George Weigel writes (CR, Nov. 20) about “The Two Americas.” He, of course, is talking about the two major political parties which campaigned on the issues that he refers to and the supporters of each party. Most Catholics, and millions of others, are concerned about the issues Mr. Weigel raises, but with others as well. The reason such choices for voters were so difficult is that neither candidate had views which were totally consistent with what those voters wanted or with church beliefs. There was support for abortion and embryonic stem cell research on the one side, and support for pre-emptive and hence unjust war and indifference to the gap between the rich and the rest of our citizens on the other. Do we ignore those issues in selecting a president and vote based solely on the issues of abortion and embryonic stem cell research? Clearly, many Catholic voters did not.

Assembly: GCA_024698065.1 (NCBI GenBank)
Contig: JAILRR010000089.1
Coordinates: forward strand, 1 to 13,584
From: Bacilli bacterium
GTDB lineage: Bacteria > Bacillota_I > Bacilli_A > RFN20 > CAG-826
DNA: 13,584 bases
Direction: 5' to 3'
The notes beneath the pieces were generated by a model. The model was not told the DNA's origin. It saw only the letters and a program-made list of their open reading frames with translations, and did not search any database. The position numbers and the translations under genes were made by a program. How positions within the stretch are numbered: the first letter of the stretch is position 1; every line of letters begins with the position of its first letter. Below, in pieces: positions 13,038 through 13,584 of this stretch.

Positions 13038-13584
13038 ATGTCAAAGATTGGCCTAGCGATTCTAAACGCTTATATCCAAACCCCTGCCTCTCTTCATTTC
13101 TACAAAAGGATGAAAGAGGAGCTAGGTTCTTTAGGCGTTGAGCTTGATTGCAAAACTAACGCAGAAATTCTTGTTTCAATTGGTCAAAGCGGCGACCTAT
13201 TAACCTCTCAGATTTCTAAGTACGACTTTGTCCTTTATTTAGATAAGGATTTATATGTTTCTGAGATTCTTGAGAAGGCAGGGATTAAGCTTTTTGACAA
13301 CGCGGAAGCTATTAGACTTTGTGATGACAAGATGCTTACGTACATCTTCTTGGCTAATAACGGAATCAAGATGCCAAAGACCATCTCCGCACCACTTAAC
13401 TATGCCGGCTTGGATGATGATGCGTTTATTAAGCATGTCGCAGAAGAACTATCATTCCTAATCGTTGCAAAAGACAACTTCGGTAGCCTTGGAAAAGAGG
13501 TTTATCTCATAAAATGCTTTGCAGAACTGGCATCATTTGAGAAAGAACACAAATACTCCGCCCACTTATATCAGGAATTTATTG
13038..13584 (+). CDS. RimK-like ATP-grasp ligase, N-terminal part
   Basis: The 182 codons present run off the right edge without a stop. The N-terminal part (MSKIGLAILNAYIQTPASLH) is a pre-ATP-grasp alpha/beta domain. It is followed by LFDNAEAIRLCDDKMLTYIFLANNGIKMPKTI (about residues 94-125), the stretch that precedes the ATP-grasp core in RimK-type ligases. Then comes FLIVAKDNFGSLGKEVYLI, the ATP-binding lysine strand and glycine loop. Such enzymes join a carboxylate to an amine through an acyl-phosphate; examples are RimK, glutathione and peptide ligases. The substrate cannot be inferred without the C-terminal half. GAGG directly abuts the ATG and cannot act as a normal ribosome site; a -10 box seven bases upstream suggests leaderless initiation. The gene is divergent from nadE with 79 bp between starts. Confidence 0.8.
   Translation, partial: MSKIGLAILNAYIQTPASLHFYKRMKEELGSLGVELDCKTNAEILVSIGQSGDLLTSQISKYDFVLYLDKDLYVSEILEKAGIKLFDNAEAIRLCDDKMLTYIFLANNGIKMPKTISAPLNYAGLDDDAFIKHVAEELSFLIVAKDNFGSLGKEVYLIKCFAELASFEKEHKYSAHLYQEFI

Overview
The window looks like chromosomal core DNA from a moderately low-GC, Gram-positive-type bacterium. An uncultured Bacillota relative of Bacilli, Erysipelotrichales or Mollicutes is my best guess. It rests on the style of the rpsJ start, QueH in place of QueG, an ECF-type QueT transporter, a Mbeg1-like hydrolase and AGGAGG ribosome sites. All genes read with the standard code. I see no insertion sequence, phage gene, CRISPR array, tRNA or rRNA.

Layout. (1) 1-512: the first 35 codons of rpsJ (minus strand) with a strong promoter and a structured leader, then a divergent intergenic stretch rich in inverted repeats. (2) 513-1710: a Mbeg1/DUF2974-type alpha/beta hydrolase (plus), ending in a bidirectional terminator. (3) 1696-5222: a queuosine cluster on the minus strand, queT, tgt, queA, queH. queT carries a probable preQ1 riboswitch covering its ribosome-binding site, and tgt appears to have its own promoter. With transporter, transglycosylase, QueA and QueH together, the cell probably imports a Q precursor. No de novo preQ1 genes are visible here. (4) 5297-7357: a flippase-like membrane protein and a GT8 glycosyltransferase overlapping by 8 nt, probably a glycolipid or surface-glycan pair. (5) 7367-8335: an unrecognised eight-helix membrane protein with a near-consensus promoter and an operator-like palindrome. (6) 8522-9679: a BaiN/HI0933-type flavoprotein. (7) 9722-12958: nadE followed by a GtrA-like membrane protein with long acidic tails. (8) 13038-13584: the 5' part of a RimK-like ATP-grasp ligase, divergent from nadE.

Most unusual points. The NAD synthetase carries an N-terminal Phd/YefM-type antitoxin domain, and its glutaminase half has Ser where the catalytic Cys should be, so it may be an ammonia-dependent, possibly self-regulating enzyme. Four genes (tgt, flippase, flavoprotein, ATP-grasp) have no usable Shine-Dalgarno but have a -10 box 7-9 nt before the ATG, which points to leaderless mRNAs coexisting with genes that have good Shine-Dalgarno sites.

An unsatisfactory outcome for many is an inevitable outcome in an election. It produces winners and losers and the test of our Republic is how well we deal with both defeat and victory. A loss on Election Day does not diminish the justness of the cause. It does suggest, however, that progress here and around the world to elevate the sanctity of human life is a struggle for hearts and minds, and election outcomes are but a sign of how successful we are in that struggle. Clearly, there is a lot of work to be done, much of it in the Catholic community, itself.